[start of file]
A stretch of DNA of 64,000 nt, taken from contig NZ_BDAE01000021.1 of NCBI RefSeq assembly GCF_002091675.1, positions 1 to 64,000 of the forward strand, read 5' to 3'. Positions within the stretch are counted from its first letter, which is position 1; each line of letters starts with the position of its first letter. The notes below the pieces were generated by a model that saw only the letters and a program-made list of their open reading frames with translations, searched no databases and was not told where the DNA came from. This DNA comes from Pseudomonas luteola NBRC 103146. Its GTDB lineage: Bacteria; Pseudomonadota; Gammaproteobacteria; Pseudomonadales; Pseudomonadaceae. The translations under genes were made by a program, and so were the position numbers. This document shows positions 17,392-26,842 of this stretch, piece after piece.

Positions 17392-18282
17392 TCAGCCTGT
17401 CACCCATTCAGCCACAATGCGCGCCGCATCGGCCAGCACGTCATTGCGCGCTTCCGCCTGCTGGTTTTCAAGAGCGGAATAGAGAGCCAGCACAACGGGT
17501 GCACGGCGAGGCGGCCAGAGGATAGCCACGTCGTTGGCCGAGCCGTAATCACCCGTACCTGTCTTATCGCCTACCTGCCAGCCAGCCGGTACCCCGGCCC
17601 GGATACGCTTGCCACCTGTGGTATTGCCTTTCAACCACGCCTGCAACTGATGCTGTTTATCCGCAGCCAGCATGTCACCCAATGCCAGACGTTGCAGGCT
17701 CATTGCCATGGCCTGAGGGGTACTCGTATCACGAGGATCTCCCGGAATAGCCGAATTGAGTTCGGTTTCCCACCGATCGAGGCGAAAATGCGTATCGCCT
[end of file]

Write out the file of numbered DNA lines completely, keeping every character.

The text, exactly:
A stretch of DNA of 64,000 nt, taken from contig NZ_BDAE01000021.1 of NCBI RefSeq assembly GCF_002091675.1, positions 1 to 64,000 of the forward strand, read 5' to 3'. Positions within the stretch are counted from its first letter, which is position 1; each line of letters starts with the position of its first letter. The notes below the pieces were generated by a model that saw only the letters and a program-made list of their open reading frames with translations, searched no databases and was not told where the DNA came from. This DNA comes from Pseudomonas luteola NBRC 103146. Its GTDB lineage: Bacteria; Pseudomonadota; Gammaproteobacteria; Pseudomonadales; Pseudomonadaceae. The translations under genes were made by a program, and so were the position numbers. This document shows positions 17,392-26,842 of this stretch, piece after piece.

Positions 17392-18282
17392 TCAGCCTGT
17401 CACCCATTCAGCCACAATGCGCGCCGCATCGGCCAGCACGTCATTGCGCGCTTCCGCCTGCTGGTTTTCAAGAGCGGAATAGAGAGCCAGCACAACGGGT
17501 GCACGGCGAGGCGGCCAGAGGATAGCCACGTCGTTGGCCGAGCCGTAATCACCCGTACCTGTCTTATCGCCTACCTGCCAGCCAGCCGGTACCCCGGCCC
17601 GGATACGCTTGCCACCTGTGGTATTGCCTTTCAACCACGCCTGCAACTGATGCTGTTTATCCGCAGCCAGCATGTCACCCAATGCCAGACGTTGCAGGCT
17701 CATTGCCATGGCCTGAGGGGTACTCGTATCACGAGGATCTCCCGGAATAGCCGAATTGAGTTCGGTTTCCCACCGATCGAGGCGAAAATGCGTATCGCCT